Next Wednesday’s film – literate, profane and very clever.

What do you do, screenwriter and director Martin McDonagh seems to be asking, when there is nothing to be done? When a mother’s grief, following her daughter’s murder, turns to impotent rage she hits out at those doing little to solve the crime, shaming them on three billboards on the road to Ebbing in Missouri.

In other hands, this might have led to a mighty struggle for justice, but McDonagh swiftly takes us in an altogether more interesting direction. Not only is the sheriff a decent, competent officer, he’s also dying of cancer. Frances McDormand is superb as Mildred, and richly deserved her awards, but so is Woody Harrelson as the man who she accuses of complacency, while Sam Rockwell steals every scene he is in. And they are all indebted to McDonagh’s superb screenplay, a labyrinthine masterpiece of misdirection that is literate, profane and very clever.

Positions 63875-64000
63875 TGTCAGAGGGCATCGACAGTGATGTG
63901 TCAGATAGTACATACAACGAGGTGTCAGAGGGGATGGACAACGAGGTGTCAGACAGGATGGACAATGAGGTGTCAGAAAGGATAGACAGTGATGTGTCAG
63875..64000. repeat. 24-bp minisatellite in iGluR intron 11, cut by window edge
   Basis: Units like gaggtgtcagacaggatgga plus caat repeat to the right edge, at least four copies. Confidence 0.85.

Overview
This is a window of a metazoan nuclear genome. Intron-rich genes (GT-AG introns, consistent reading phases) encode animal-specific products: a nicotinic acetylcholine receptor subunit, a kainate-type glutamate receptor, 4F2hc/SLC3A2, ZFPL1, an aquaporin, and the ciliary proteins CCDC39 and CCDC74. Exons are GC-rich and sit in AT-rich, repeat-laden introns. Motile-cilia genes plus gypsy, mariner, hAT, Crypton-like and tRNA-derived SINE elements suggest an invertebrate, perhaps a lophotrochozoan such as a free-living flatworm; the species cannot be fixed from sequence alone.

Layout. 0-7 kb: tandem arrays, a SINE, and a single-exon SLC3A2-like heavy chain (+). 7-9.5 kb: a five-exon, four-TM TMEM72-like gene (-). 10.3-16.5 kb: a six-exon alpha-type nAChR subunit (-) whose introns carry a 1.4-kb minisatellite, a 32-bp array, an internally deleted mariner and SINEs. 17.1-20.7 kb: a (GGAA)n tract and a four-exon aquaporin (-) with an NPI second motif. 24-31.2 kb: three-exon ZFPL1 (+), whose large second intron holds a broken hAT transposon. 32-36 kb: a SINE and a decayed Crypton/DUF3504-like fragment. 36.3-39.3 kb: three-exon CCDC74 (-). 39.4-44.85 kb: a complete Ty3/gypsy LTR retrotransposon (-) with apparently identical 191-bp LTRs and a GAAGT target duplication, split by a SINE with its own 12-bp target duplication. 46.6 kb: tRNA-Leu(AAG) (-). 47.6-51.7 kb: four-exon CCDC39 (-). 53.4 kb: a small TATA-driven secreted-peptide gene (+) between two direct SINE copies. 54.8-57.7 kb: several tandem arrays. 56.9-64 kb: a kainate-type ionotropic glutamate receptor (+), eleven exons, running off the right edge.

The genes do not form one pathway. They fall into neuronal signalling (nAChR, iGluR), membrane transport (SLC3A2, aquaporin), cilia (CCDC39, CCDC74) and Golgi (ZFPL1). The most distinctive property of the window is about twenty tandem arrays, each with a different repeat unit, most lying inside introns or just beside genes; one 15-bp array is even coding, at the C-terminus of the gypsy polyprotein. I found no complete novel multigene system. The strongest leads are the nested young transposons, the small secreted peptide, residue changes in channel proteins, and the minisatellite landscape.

After the wobble of Seven Psychopaths there were whispers that In Bruges might have been a one hit wonder, but Martin McDonagh has quickly put a stop to such talk. Densely plotted, furiously original and overwhelmingly humane, Three Billboards Outside Ebbing, Missouri this is easily his best film to date.

By David Vass